Nowadays, the Méhari is as popular as ever. An outgrowth of the Marseille-based owner’s club even manufactures new plastic body panels now, as well as other bits and pieces necessary for the restoration of your old Méhari, or even the transformation of a 2CV van into one. Given that millions of Citroën flat-twins were made during four decades, the supply of engines and other chassis bits is not a concern for the foreseeable future.
So, what do we reckon about Justy’s notion of a Citrosplash Méta-hari? J’accuzzi the distinguished Mr Baum of putting this seductive yet impossible notion into our CCollective imagination, thereby creating a new aquamobilistic niche that will always remain a pipe dream. Justy, mate, sorry but it just won’t hold water!
But as dry goods, this little thing would be a fantastic way to putter about in the summertime. Sunbathing is this car’s natural function, even as one is melodically lulled by the flat-twin’s distinctive high-pitched buzz and gently rocked by the marshmallow-soft suspension. Keep it a beach car, or pool the other one.
Curbside Classic: 1974 Citroën Méhari – Plastic Frenchtastic, by T87
CC Outtake: Greetings From Venice – Citroën Méhari, by PN
Let’s Celebrate The Citroën Méhari’s 45th Birthday With Some Vintage Publicity Shots, by PN
Cohort Outtake: Citroën Méhari – Minimalist Motoring, Or The Anti-1959 Cadillac, by PN
I would love one of these, but as there are only two in New Zealand (as I understand), I think it would take a level of commitment that I just don’t have. Even 2CVs are rare and pretty much unaffordable here, although I see that they’re pretty pricey elsewhere in the world as well.
Colin Furze did a fairly comprehensive guide to turning your car into a hot tub https://youtu.be/p3TPPGb1X8A
I live in Virginia Beach. The north end of the beach has some very high real estate values and many luxurious homes. Not all of them can be oceanfront though, so there needs to be a way for neighbors to get beach access without making the general public feel at all welcome. To that purpose, public parking is non existent. Meanwhile, the beach access cuts between the oceanfront houses are broad and beautiful, featuring neatly mowed grass. They’re also covered most summer days with uniformly angle-parked two-row golf karts. I wonder if I could get away with parking a Mehari among the LSVs? I actually think the Mehari looks even friendlier with the giant sealed beam headlights of the US version.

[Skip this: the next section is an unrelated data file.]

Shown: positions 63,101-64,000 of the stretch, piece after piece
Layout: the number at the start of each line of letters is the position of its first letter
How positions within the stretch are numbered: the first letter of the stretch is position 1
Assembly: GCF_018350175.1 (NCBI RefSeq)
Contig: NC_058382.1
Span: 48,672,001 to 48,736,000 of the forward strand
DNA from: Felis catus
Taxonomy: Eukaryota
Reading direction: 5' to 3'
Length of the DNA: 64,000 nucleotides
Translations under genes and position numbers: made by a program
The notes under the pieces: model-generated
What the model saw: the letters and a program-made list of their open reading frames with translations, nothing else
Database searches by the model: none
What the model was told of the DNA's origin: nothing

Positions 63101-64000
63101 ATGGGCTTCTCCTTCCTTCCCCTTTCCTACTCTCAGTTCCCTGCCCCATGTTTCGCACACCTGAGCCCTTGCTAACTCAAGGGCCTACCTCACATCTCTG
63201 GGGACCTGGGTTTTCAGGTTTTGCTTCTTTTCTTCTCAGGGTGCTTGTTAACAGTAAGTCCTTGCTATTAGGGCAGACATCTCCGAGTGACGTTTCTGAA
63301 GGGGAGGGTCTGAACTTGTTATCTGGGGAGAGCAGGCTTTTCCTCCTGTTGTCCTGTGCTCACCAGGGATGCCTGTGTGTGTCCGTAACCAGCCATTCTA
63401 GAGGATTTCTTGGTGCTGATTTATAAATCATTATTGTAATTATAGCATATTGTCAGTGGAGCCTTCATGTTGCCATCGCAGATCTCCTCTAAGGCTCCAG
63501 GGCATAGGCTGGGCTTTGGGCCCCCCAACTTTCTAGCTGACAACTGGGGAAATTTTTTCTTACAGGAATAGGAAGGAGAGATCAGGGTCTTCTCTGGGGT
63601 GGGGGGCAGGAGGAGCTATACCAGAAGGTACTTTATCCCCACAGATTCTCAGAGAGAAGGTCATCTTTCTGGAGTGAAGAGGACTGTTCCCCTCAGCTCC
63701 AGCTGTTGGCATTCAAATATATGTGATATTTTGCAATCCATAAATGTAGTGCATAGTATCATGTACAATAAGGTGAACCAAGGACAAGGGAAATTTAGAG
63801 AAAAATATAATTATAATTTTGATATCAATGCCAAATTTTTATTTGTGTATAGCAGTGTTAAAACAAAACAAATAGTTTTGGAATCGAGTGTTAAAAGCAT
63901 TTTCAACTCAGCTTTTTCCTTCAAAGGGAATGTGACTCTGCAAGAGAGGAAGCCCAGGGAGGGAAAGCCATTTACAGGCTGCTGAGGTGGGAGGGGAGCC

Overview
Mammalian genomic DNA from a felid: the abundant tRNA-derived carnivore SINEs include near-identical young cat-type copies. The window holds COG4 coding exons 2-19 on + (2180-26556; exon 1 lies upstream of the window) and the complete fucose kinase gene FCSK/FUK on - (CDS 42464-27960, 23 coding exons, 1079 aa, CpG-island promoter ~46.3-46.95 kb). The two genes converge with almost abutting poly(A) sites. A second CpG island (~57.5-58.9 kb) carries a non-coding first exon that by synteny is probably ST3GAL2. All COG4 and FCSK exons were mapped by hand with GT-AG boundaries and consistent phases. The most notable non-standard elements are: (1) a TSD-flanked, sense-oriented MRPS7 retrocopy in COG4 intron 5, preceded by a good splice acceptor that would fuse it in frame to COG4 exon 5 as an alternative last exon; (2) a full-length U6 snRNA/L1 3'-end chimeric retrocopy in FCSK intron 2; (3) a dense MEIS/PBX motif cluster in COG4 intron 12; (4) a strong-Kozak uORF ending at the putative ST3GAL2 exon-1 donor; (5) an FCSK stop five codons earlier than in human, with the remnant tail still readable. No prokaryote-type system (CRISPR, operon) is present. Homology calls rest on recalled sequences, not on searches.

Here in Uruguay, Meharis were pretty popular (sold from ’71 to ’81, from ’79 on with the “Ranger” option of a fiberglass roof, all based on the original series). They were used on the beaches, of course, and for rural, bad roads. But as one of the least expensive vehicles available, it was commonly purchased just as a car, and it was probably just as if not more common than the 2CV. All the maladies described were present in our version, and I don’t think it would be wise to drive one today without a 360 degree vision camera…..those left are used for “des loisirs” as the Auto Catalogue said, i.e., for fun. There are a couple shops that exclusively fix these contraptions, and they furnish every fiberglass piece needed to make one almost from scratch. When new, or almost new, it was a common occurrance that due to the bad storage methods and lack of paint the tube chassis would break at the front and the little 2 CV based fiberglass cars (Mehari and Ami) would be left snout and traction wheels up in the street.
My mother and her husband had a Series 1 Mehari as their everyday ride when they lived in rural Alaska, commuting distance to Anchorage. Turns out it was perfect for traversing the semi-solid weedy mess of off-road areas around there, and very handy in winter as well … since they were always bundled up in parkas anyway. Their other vehicle was a huge RV; the Mehari was meant to be towed behind that on long trips, but as back-up cameras had not been developed yet that proved unworkable. So when they’d decided to come South the Mehari was sold off. They did have many stories of cross-country jaunts through the muskeg swamps, usually with plenty of beer on board. Too bad I’d left Alaska years before …
There’s probably something to be said for not getting too warm during extreme cold conditions when you’re wearing enough gear to be out removing snow. Did anyone make a hard top for the Mehari?
I just want to comment on the wonderful word “Tupperwarrior” 🙂
Like a Corvette but without the style or fuel comsumption
I am quite taken literally.
Btw, having owned several French cars in winter, I can assure all here present that they all did indeed hold water (except within the confines of the cooling systems), but it is true too that I have never seen a Mehari in the plastic to properly judge its effectiveness in this most French of fields.
In barely-related trivia, it’s not well-known that Matra made a one-off of these in 1980, presumably for a show, tizzied-up with exotic floormats and stuff and bit tastelessly titled after the famous exotic WW1 dancer and spy (presumably as some play on words). It supposedly still exists here in Melbourne, of all places, owned by that slightly-crazy high-society milliner Harold, but I’ve personally never spied Harry the mad hatter’s matted Matra-made Mata Hari Mehari.